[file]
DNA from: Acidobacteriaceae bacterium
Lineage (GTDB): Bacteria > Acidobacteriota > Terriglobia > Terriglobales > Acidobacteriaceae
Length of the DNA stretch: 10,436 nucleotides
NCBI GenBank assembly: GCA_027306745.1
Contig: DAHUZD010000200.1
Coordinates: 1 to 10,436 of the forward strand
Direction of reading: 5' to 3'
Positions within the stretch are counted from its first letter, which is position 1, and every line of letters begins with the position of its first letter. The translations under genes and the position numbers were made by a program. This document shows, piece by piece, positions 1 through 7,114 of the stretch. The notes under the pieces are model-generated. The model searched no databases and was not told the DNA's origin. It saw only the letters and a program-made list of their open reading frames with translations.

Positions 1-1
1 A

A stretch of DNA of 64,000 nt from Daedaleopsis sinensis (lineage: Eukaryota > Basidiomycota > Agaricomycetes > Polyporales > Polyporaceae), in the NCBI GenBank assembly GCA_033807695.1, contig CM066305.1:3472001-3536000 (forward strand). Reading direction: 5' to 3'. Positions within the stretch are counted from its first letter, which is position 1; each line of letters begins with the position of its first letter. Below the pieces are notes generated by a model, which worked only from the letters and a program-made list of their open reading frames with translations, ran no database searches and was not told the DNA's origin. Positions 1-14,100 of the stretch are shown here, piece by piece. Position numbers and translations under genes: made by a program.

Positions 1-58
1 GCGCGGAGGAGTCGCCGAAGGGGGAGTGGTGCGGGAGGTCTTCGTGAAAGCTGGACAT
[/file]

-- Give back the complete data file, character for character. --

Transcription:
DNA from: Acidobacteriaceae bacterium
Lineage (GTDB): Bacteria > Acidobacteriota > Terriglobia > Terriglobales > Acidobacteriaceae
Length of the DNA stretch: 10,436 nucleotides
NCBI GenBank assembly: GCA_027306745.1
Contig: DAHUZD010000200.1
Coordinates: 1 to 10,436 of the forward strand
Direction of reading: 5' to 3'
Positions within the stretch are counted from its first letter, which is position 1, and every line of letters begins with the position of its first letter. The translations under genes and the position numbers were made by a program. This document shows, piece by piece, positions 1 through 7,114 of the stretch. The notes under the pieces are model-generated. The model searched no databases and was not told the DNA's origin. It saw only the letters and a program-made list of their open reading frames with translations.

Positions 1-1
1 A

A stretch of DNA of 64,000 nt from Daedaleopsis sinensis (lineage: Eukaryota > Basidiomycota > Agaricomycetes > Polyporales > Polyporaceae), in the NCBI GenBank assembly GCA_033807695.1, contig CM066305.1:3472001-3536000 (forward strand). Reading direction: 5' to 3'. Positions within the stretch are counted from its first letter, which is position 1; each line of letters begins with the position of its first letter. Below the pieces are notes generated by a model, which worked only from the letters and a program-made list of their open reading frames with translations, ran no database searches and was not told the DNA's origin. Positions 1-14,100 of the stretch are shown here, piece by piece. Position numbers and translations under genes: made by a program.

Positions 1-58
1 GCGCGGAGGAGTCGCCGAAGGGGGAGTGGTGCGGGAGGTCTTCGTGAAAGCTGGACAT